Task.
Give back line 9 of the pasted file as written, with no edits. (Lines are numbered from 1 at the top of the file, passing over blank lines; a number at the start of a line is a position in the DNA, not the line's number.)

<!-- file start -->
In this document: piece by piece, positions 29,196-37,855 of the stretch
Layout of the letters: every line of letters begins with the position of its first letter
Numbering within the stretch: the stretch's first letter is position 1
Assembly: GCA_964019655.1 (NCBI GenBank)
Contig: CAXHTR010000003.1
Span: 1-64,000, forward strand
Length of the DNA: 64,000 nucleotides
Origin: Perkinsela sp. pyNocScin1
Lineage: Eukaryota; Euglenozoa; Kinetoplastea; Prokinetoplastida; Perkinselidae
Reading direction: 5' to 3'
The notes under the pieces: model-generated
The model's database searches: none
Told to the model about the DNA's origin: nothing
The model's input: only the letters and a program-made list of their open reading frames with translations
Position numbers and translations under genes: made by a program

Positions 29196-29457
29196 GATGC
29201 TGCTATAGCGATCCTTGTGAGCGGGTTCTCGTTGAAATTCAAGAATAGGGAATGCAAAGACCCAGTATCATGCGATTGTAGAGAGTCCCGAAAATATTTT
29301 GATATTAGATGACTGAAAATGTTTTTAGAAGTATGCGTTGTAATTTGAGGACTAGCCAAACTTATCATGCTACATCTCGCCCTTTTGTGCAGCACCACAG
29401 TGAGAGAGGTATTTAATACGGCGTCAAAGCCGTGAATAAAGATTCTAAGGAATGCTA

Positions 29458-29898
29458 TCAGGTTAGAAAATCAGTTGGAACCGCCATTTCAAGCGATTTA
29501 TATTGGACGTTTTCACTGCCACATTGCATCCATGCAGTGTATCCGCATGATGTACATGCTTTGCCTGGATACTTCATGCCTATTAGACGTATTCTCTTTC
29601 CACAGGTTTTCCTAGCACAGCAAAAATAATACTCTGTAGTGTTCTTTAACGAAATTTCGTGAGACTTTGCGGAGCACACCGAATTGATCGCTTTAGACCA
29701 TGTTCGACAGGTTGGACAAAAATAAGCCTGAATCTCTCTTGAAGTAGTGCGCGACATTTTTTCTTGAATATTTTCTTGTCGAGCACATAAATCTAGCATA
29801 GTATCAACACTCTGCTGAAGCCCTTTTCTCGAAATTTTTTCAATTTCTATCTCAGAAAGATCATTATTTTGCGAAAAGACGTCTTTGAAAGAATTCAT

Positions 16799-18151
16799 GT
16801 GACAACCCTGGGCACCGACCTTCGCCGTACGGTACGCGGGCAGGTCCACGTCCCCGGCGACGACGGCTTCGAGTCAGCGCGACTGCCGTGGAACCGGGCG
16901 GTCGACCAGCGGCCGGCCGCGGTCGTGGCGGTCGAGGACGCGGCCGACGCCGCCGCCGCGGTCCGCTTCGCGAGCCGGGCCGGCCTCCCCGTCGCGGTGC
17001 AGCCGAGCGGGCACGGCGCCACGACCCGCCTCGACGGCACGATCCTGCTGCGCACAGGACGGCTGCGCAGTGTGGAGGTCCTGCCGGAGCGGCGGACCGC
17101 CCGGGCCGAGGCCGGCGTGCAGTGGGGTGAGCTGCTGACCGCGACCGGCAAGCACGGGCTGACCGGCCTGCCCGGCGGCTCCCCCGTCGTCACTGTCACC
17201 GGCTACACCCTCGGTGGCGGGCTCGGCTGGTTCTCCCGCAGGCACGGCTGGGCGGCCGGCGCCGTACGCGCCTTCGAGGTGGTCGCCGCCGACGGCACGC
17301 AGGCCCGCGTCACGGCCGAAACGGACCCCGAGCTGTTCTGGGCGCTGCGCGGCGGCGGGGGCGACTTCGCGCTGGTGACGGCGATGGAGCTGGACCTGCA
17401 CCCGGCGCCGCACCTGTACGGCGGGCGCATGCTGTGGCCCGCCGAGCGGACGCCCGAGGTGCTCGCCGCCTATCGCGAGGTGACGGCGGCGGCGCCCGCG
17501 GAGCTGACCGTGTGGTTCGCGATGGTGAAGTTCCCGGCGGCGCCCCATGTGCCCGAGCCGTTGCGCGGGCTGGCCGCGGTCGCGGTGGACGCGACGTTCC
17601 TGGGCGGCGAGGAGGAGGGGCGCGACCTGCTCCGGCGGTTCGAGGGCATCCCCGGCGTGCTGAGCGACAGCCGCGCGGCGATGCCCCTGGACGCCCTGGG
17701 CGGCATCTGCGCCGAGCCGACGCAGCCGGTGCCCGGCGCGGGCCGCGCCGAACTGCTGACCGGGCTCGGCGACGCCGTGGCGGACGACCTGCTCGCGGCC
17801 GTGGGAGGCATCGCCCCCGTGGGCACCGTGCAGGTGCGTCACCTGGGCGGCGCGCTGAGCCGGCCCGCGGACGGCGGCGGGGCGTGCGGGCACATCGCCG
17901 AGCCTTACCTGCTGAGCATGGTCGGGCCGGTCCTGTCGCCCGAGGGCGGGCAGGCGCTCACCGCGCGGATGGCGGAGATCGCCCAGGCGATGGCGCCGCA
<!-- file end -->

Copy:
Lineage: Eukaryota; Euglenozoa; Kinetoplastea; Prokinetoplastida; Perkinselidae